While I call it a ‘Bizcubator’, or business incubator, in reality, this is a community project. I’ve been gleaning a lot of knowledge from the community activists, organizers and planners that have come before me and/or are my contemporaries. In an effort to amplify my message I’ve sought out community planners who either want to support because they love the idea or because its goals align with theirs, usually its a combination of both. I was SO lucky to have Randy Masada and Justin Saka of Little Tokyo Vibes reach out and agree to help me with a launch party. Little Tokyo Vibes is a long time community organizer in downtown that throws parties and has a mailing list of the most amazing people in and supporting the API small business community.

Having LTVibes agree to co-host the launch party was huge. On May 10th we held a discussion and mixer at the Hotel Indigo, the response was phenomenal with over 200 RSVPs that ACTUALLY SHOWED UP. In Los Angeles having most of your guest list show up to a free event is the equivalent of winning the lottery. And now I have a mailing list! WINNING!

So, as you know, we’re impressed with @LASmallBizcubator – tell our readers more, for example what you’re most proud of as a company and what sets you apart from others.
For the purposes of this interview I’ve asked to be referred to as the @LASmallBizcubator but this program is made possible by many stakeholders including but not limited to my own company Lochridge Collaborations, the Little Tokyo Service Center, Sustainable Little Tokyo, API-SBP, Metro and Little Tokyo Vibes. When I first launched my own company years ago in Japan it was meant to be a matchmaker for intersections between cultures and communities. And while I’ve done a lot of other kinds of work since then I like to think there’s always been a part of that community building messaging in everything I do.

I’ve split my life between Japan and the US, and at one time I was changing cities weekly for nearly 64 weeks. Not only did that help me fine-tune my packing skills but it also taught me a lot about how to learn a stranger’s story in the shortest time available. Every day I probably have to meet anywhere between 2-200 new people and my brain is constantly trying to figure out how to get everyone to their goals in the most effective way possible.

What do an MMA fighter and a barista have in common? I don’t know yet but I’m sure there’s an amazing intersection there. Or what about connecting people in different countries plus language barrier? Or my personal favorite is two Americans that grew up in completely different communities figuring out how to help BOTH their communities prosper. For me, the biggest issue that comes up in matchmaking is one party benefiting more than the other so I work very hard to not only find capitalists with a heart but entrepreneurs that complement instead of competing with one another.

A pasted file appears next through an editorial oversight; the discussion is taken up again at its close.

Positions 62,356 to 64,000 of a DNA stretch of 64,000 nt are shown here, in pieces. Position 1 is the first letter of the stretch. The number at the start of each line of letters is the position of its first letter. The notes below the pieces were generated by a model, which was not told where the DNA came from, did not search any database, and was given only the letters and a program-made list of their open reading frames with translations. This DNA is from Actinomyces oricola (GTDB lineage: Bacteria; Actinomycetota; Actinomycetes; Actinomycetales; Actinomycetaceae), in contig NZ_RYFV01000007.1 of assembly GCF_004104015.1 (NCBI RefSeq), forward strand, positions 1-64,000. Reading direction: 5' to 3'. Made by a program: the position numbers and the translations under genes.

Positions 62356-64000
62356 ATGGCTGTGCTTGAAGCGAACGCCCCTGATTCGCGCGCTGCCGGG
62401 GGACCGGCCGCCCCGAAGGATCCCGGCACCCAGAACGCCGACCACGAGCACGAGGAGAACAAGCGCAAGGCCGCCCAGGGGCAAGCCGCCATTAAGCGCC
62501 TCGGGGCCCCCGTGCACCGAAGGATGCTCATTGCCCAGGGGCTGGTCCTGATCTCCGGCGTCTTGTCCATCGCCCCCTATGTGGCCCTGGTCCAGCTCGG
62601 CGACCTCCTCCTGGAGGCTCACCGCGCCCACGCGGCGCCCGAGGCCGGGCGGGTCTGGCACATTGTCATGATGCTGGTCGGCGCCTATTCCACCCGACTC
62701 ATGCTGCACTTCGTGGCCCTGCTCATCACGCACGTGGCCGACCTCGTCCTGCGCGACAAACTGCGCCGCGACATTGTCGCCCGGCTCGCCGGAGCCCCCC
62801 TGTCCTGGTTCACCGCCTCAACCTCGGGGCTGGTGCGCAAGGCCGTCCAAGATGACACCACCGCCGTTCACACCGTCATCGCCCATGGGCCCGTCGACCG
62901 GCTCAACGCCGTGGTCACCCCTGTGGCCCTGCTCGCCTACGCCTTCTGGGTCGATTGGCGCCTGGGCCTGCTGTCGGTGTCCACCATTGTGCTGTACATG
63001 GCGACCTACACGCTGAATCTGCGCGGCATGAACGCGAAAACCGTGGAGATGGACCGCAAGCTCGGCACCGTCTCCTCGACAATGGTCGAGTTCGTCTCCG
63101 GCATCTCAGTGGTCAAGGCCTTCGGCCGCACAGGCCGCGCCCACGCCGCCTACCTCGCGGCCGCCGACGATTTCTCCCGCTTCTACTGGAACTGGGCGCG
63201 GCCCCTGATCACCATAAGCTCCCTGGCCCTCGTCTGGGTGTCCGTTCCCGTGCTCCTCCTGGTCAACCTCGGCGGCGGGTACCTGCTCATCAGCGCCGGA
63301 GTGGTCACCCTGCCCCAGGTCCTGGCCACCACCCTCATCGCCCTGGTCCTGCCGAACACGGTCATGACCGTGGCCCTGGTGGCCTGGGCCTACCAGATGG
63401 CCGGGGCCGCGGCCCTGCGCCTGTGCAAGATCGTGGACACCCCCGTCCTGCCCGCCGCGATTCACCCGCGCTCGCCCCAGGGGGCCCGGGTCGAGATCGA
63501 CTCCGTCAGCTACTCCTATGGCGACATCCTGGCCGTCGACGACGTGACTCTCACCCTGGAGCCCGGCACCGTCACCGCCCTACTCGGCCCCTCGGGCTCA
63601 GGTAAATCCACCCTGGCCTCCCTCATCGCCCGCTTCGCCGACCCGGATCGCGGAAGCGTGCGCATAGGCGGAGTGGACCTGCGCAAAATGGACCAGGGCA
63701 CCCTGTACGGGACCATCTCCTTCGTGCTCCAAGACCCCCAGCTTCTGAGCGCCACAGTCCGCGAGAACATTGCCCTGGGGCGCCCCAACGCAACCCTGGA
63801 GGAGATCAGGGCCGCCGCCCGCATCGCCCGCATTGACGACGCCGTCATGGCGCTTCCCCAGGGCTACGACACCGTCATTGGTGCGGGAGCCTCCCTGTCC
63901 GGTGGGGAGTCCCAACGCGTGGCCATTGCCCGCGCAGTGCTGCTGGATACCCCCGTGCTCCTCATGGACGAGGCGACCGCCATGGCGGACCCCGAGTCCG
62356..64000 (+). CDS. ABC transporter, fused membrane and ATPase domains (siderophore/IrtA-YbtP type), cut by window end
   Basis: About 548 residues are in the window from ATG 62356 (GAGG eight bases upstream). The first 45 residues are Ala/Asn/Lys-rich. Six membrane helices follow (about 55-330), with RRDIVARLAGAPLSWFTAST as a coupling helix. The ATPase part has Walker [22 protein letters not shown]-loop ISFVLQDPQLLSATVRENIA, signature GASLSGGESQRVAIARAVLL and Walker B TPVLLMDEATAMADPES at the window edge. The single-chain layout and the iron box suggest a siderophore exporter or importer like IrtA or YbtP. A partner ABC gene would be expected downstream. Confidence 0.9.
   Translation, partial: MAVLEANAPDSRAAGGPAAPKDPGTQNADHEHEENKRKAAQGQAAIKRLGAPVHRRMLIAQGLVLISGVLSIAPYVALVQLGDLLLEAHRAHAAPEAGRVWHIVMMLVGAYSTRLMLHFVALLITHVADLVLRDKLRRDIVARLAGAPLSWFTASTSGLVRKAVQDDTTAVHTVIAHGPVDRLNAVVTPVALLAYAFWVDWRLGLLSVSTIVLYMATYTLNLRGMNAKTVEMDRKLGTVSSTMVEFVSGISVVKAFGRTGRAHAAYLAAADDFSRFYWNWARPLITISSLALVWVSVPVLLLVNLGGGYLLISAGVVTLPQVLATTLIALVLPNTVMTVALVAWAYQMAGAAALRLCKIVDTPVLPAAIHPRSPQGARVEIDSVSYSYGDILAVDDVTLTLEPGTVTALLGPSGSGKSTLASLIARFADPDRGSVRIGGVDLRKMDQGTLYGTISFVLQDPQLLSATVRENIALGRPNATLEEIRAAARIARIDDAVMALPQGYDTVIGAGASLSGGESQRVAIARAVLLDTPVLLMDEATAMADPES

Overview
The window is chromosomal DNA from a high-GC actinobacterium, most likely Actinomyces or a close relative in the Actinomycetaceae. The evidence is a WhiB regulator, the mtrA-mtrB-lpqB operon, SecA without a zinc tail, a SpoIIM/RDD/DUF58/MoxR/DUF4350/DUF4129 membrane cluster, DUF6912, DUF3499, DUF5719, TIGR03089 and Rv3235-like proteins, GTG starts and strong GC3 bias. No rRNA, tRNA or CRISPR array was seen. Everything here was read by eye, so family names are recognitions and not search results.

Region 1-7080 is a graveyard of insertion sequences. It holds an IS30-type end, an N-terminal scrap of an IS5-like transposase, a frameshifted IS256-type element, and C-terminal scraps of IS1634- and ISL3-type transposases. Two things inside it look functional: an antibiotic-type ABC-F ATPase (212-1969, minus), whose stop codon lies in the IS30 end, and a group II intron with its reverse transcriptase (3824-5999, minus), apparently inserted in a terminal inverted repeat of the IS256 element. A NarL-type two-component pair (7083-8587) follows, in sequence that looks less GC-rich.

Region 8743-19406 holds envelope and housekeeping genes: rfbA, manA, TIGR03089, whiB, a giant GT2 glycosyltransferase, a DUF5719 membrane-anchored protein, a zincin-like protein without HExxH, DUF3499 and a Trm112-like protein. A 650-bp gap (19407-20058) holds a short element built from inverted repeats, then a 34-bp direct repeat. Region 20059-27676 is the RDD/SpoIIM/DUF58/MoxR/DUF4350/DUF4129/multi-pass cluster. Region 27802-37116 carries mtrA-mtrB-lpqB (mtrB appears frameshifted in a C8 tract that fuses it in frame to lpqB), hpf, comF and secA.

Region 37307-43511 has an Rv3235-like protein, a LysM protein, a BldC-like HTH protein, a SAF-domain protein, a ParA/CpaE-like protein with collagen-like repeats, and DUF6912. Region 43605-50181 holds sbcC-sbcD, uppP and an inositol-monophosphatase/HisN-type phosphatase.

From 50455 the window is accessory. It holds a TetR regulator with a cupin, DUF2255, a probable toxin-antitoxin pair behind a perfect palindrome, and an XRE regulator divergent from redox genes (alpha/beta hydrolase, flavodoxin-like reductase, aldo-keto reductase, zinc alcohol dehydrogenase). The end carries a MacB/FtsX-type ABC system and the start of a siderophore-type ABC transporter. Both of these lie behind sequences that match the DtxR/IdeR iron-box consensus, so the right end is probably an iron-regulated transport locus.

I love seeing two people with supposedly ‘nothing in common’ connecting and learning from one another and I believe that innovation is always born of the most unlikely of partnerships.

Let’s touch on your thoughts about our city – what do you like the most and least?
In all honesty, I disliked Los Angeles for a long time. I found it overpriced, lonely and difficult to navigate. I’ve also found the extreme poverty shameful for an international renown city in a first world country. And then I realized if I felt that way then others probably did too, so I began to look for productive ways to make the city a little less overwhelming.

First, it was selfishly for myself to battle my isolation but little by little I realized I was also addressing the needs of others. I started my first Los Angeles based community organizing project in 2016 when I joined the board of the Asian American Journalists Association’s Los Angeles chapter. I created six-member events in one year and realized that there were resources in Los Angeles there were rare or didn’t exist at all in most other parts of the country.

Incredibly intelligent and driven journalists, professionals at the top of their game that would donate their time for mentorship, free movie screenings almost daily, active API community activist groups and so much free art! And while I don’t know if LA will ever be home the way Tokyo was, it’s definitely a place where a community can have a positive national impact.

Contact Info:

Image Credit:
Jesse Koester of Sunshine Pictures LLC

Getting in touch: VoyageLA is built on recommendations from the community; it’s how we uncover hidden gems, so if you know someone who deserves recognition please let us know here.


  1. Andrew Grimes

    June 15, 2018 at 00:27

    Hi Mariko!

    Really pleased to see you doing so well and so successfully! Keep up the great work!
    If you know anyone who wishes to donate to help heal and care for the mental health of the children of Tohokuk (East Japan) please introduce us. Keep in touch and looking forward to getting together some day when you are visiting back in Tokyo again! Good fortune in all you do! (:

  2. Andrew Grimes

    June 15, 2018 at 00:28

    Opps! Sorry about the typo! It’s Tohoku of course!